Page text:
This week, I’ve been hanging out with some of my best writing friends as we have developed the second year of the FLYTE curriculum for preteens. One of the subjects that has come up most often is that of divorce. The kids in our ministries are really struggling with the sad reality that marriages are ending and their families are being torn apart.
Divorce effects every aspect of a child’s life. You can see the effects of divorce in their demeanor, tone of voice, and even in the way they interact with you.
Last week, I realized that one of my facebook friends had neglected to mention anything that she and her husband had done together in her status updates. I went to her page to find a picture of him, as we were all good friends in college, but nothing. I decided to email her and find out what was going on. Unfortunately, she relayed to me that after nearly ten years of marriage and two precious little boys, their marriage was over.
Stunned I sat at my desk and just stared at the screen. How do you respond to a friend facing the crisis of divorce? How do you minister to children facing divorce?
1. Be available. Let the parents know that you are available to pray with their children and to talk with their children. Let them know that you want to partner with them as they walk through this painful process.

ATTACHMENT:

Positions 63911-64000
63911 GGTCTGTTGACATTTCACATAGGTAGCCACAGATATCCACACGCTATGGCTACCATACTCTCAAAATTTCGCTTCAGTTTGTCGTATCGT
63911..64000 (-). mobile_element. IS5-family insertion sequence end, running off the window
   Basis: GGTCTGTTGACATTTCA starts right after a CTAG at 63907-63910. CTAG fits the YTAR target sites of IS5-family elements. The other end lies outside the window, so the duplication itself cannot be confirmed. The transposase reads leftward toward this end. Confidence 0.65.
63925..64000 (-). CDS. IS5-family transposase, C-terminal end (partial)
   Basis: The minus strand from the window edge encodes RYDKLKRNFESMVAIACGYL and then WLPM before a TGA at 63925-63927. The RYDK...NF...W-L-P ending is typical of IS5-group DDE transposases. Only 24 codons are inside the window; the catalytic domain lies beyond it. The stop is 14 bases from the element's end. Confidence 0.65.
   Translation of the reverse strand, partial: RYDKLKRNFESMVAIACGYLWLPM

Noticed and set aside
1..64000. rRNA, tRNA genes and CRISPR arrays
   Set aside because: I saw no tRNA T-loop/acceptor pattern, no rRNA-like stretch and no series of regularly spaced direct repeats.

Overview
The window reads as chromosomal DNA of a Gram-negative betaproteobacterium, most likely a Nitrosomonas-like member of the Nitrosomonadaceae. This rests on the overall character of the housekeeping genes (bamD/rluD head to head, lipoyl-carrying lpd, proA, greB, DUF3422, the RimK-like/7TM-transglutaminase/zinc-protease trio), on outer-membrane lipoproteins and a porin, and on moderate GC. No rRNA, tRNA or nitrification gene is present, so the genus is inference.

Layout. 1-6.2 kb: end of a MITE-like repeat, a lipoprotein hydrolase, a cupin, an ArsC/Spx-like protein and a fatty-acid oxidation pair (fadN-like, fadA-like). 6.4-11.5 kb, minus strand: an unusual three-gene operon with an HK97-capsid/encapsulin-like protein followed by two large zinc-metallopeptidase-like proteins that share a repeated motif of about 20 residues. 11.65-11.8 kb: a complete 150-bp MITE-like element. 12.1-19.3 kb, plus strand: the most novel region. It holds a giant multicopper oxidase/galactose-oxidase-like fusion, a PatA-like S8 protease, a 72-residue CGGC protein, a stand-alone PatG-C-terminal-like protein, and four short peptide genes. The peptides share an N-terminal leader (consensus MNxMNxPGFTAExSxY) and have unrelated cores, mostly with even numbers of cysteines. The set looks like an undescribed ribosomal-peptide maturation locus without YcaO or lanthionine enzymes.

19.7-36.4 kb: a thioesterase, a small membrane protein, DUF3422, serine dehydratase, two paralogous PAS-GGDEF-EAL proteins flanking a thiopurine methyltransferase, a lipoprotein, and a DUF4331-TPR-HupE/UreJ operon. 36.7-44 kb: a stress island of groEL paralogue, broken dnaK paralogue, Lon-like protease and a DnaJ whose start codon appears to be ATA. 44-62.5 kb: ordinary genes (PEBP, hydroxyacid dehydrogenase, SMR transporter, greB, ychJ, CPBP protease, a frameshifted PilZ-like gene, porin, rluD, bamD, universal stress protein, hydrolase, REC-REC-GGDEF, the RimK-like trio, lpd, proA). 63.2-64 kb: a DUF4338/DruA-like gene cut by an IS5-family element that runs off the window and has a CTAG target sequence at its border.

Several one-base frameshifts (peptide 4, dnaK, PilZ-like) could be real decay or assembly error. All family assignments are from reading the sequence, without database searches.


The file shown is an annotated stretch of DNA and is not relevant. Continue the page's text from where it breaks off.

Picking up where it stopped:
2. Be okay with silence. Don’t force kids to talk about the divorce. It’s okay to tell them that you are sorry about the divorce, but don’t push them to "open up" if they are not ready.
3. Be consistent. Take special time to show kids that you care and you haven’t forgotten them. Often, kids feel like the ones that are left out in the divorce. No one really asks them how they feel, who they want to live with, and what they think about the process. Confirm to the kids that you are there to minister to them.
4. Let them share their grief. When I was serving at my last church, it became apparent that several children in the ministry needed a support group for sharing their grief over their parents’ divorce. I enlisted a couple of adults who had grown up in homes touched by divorce to lead KidShare: What Do I Do Now? by Cindy Ann Pitts. This class proved invaluable in helping those kids who just needed a safe place to share.
Helping children navigate through a divorce is a painful, gutwrenching process. But, your commitment to them and your desire to see them come through on the other side is a huge part of your ministry to children and families.